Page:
School & University

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In the beginning of April, the Hungarian President János Áder signed into force certain amendments to the Higher Education Act which in their particular formulation are obviously directed against the renowned Central European University (CEU), based in Budapest. We discussed with President Michael Ignatieff the implications of the new legislation on the university and its future prospects.
A blue badge saying "#I stand with CEU"
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The attack on CEU is one in a series of attempts to eliminate the so-called enemies of illiberal democracy. The government has manufactured a fear-inducing narrative by inventing an imaginary enemy threatening the people of Hungary.

Demonstration for Freedom of Education
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Europe seems to face a more immediate threat than Le Pen. It comes from a central European country whose governing party belongs to the most mainstream European party, the European People’s Party, Hungary.

On April 4th 2017, the Hungarian government passed amendments which are obviously directed against the renowned Central European University (CEU), founded by George Soros. In our feature, we collect articles on Orbán’s attack on academic freedom.

April 2017, protests against the closure of the Central European University in Budapest
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If Hungarian President János Áder signs the law, it will most probably have serious consequences for Hungary’s diplomatic relations. No less importantly, it will mark the beginning of the end of an independent academic sector in the country.

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Thousands of people are protesting against the close down of the Central European University (CEU) in Budapest. It is a political battle about “foreign influences” and pro or anti EU, US or Russia sentiments.

I stand with CEU
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The Hungarian government trys to shut down the renowned Central European University. This is an attack on academic freedom in Europe.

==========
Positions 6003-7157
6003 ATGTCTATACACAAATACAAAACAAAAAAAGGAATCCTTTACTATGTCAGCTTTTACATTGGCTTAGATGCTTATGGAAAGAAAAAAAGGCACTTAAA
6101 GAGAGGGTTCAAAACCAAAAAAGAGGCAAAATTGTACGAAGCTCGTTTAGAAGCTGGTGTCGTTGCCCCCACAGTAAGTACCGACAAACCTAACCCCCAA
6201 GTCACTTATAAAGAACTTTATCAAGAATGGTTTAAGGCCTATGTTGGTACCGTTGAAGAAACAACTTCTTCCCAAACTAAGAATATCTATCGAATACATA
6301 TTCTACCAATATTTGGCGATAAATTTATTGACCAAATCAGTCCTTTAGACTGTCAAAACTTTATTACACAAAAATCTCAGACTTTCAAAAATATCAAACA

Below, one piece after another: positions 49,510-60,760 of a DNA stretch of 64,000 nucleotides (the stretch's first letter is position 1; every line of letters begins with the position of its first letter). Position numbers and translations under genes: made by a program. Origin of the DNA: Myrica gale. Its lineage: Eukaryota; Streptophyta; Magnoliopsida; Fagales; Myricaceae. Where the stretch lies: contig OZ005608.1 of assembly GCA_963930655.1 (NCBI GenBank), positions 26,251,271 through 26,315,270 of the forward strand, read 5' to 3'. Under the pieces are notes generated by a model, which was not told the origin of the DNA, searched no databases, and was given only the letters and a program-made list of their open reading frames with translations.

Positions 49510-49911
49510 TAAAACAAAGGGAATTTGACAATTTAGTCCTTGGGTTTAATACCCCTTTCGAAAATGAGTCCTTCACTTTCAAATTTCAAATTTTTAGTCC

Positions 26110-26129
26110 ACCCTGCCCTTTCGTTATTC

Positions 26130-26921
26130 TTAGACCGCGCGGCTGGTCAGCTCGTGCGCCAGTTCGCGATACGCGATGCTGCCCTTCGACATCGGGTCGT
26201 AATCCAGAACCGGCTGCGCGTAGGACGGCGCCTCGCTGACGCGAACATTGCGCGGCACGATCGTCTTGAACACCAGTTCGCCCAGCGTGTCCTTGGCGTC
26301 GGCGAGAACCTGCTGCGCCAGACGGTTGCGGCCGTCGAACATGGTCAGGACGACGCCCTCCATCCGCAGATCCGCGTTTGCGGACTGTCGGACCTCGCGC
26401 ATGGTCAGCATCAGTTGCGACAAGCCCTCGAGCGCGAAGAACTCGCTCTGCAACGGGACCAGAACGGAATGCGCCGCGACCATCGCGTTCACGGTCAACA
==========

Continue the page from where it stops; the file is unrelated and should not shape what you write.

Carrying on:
Boats in Dakar, Senegal
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Making commons come alive again in everyday life seems like a revolution that can be interpreted through two lenses. Is it a rediscovery of precapitalist and prestate organizational principles or is it a break with the current political order?

Duniya Mohsini is a university lecturer. She has been teaching for the last 12 years and is much liked by her students. Currently, she is doing a Ph.D. course in literature at a university in Tajikistan. She has been a frequent contributor to Rah-e Madaniyat Daily.

 

School & University

Education is of paramount importance for individuals’ chances to participate in society. However, although this notion is beyond controversy, it has lead to heated debates about the merits and demerits of certain models of education. Education has become a benchmark of how just a society is. The Heinrich Böll Foundation promotes a republican education system, one that ensures that all students reach a minimum level of skills. The only way to achieve this is if schools shoulder the responsibility accordingly.

Universities are core institutions of every modern society. Today, on the path towards a knowledge society they are becoming more and more important and, at the same time, the demands made on them are reaching ever new heights. Universities are meant to be engines of innovation and to prompt economic momentum, to provide job skills and thus foster social inclusion, to promote critical thinking, to function as hubs of regional development, and, through their research, provide answers to crucial challenges we will be facing in the near future. How can we enable them to achieve all of the above?

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